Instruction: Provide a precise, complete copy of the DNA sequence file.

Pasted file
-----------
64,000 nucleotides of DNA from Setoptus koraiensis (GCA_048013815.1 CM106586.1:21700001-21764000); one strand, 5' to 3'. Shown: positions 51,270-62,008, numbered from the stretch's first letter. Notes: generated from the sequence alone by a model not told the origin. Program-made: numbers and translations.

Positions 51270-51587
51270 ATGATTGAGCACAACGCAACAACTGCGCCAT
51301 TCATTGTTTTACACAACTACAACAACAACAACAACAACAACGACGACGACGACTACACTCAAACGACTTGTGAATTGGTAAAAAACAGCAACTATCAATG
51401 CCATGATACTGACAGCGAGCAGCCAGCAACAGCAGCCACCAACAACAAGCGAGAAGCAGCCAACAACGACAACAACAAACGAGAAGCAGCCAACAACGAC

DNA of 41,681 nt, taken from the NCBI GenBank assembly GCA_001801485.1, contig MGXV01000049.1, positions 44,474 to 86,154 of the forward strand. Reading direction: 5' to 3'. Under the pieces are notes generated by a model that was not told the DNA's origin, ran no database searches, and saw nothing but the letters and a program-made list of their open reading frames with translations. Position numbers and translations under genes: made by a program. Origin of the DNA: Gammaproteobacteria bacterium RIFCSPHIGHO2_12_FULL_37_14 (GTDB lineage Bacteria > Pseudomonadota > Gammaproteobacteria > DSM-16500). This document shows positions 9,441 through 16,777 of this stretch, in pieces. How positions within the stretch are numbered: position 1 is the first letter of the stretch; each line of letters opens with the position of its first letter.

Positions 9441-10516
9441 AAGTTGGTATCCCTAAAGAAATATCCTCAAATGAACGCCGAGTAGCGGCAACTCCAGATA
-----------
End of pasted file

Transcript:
64,000 nucleotides of DNA from Setoptus koraiensis (GCA_048013815.1 CM106586.1:21700001-21764000); one strand, 5' to 3'. Shown: positions 51,270-62,008, numbered from the stretch's first letter. Notes: generated from the sequence alone by a model not told the origin. Program-made: numbers and translations.

Positions 51270-51587
51270 ATGATTGAGCACAACGCAACAACTGCGCCAT
51301 TCATTGTTTTACACAACTACAACAACAACAACAACAACAACGACGACGACGACTACACTCAAACGACTTGTGAATTGGTAAAAAACAGCAACTATCAATG
51401 CCATGATACTGACAGCGAGCAGCCAGCAACAGCAGCCACCAACAACAAGCGAGAAGCAGCCAACAACGACAACAACAAACGAGAAGCAGCCAACAACGAC

DNA of 41,681 nt, taken from the NCBI GenBank assembly GCA_001801485.1, contig MGXV01000049.1, positions 44,474 to 86,154 of the forward strand. Reading direction: 5' to 3'. Under the pieces are notes generated by a model that was not told the DNA's origin, ran no database searches, and saw nothing but the letters and a program-made list of their open reading frames with translations. Position numbers and translations under genes: made by a program. Origin of the DNA: Gammaproteobacteria bacterium RIFCSPHIGHO2_12_FULL_37_14 (GTDB lineage Bacteria > Pseudomonadota > Gammaproteobacteria > DSM-16500). This document shows positions 9,441 through 16,777 of this stretch, in pieces. How positions within the stretch are numbered: position 1 is the first letter of the stretch; each line of letters opens with the position of its first letter.

Positions 9441-10516
9441 AAGTTGGTATCCCTAAAGAAATATCCTCAAATGAACGCCGAGTAGCGGCAACTCCAGATA